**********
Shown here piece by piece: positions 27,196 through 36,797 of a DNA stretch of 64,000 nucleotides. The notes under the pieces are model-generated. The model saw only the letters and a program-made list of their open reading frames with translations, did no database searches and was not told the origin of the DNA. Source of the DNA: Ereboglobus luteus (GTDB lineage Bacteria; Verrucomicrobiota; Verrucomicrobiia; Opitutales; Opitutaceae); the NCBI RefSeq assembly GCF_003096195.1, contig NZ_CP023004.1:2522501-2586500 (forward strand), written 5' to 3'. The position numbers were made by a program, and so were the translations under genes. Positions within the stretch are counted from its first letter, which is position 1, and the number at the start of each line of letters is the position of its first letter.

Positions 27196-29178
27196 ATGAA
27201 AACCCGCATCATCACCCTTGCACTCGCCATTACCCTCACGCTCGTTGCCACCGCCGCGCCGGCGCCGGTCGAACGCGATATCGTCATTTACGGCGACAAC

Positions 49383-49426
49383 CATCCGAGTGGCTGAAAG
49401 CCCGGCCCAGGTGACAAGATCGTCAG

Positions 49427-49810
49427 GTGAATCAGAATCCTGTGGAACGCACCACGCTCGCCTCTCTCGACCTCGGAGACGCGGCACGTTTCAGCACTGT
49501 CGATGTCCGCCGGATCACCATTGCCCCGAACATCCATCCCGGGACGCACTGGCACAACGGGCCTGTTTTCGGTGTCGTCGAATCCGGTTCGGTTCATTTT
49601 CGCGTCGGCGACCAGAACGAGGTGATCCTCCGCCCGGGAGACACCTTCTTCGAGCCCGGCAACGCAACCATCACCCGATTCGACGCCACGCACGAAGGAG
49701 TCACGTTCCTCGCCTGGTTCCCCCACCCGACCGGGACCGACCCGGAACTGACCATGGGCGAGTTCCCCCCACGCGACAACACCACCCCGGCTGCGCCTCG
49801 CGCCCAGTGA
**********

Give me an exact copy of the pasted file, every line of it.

Shown here piece by piece: positions 27,196 through 36,797 of a DNA stretch of 64,000 nucleotides. The notes under the pieces are model-generated. The model saw only the letters and a program-made list of their open reading frames with translations, did no database searches and was not told the origin of the DNA. Source of the DNA: Ereboglobus luteus (GTDB lineage Bacteria; Verrucomicrobiota; Verrucomicrobiia; Opitutales; Opitutaceae); the NCBI RefSeq assembly GCF_003096195.1, contig NZ_CP023004.1:2522501-2586500 (forward strand), written 5' to 3'. The position numbers were made by a program, and so were the translations under genes. Positions within the stretch are counted from its first letter, which is position 1, and the number at the start of each line of letters is the position of its first letter.

Positions 27196-29178
27196 ATGAA
27201 AACCCGCATCATCACCCTTGCACTCGCCATTACCCTCACGCTCGTTGCCACCGCCGCGCCGGCGCCGGTCGAACGCGATATCGTCATTTACGGCGACAAC

Positions 49383-49426
49383 CATCCGAGTGGCTGAAAG
49401 CCCGGCCCAGGTGACAAGATCGTCAG

Positions 49427-49810
49427 GTGAATCAGAATCCTGTGGAACGCACCACGCTCGCCTCTCTCGACCTCGGAGACGCGGCACGTTTCAGCACTGT
49501 CGATGTCCGCCGGATCACCATTGCCCCGAACATCCATCCCGGGACGCACTGGCACAACGGGCCTGTTTTCGGTGTCGTCGAATCCGGTTCGGTTCATTTT
49601 CGCGTCGGCGACCAGAACGAGGTGATCCTCCGCCCGGGAGACACCTTCTTCGAGCCCGGCAACGCAACCATCACCCGATTCGACGCCACGCACGAAGGAG
49701 TCACGTTCCTCGCCTGGTTCCCCCACCCGACCGGGACCGACCCGGAACTGACCATGGGCGAGTTCCCCCCACGCGACAACACCACCCCGGCTGCGCCTCG
49801 CGCCCAGTGA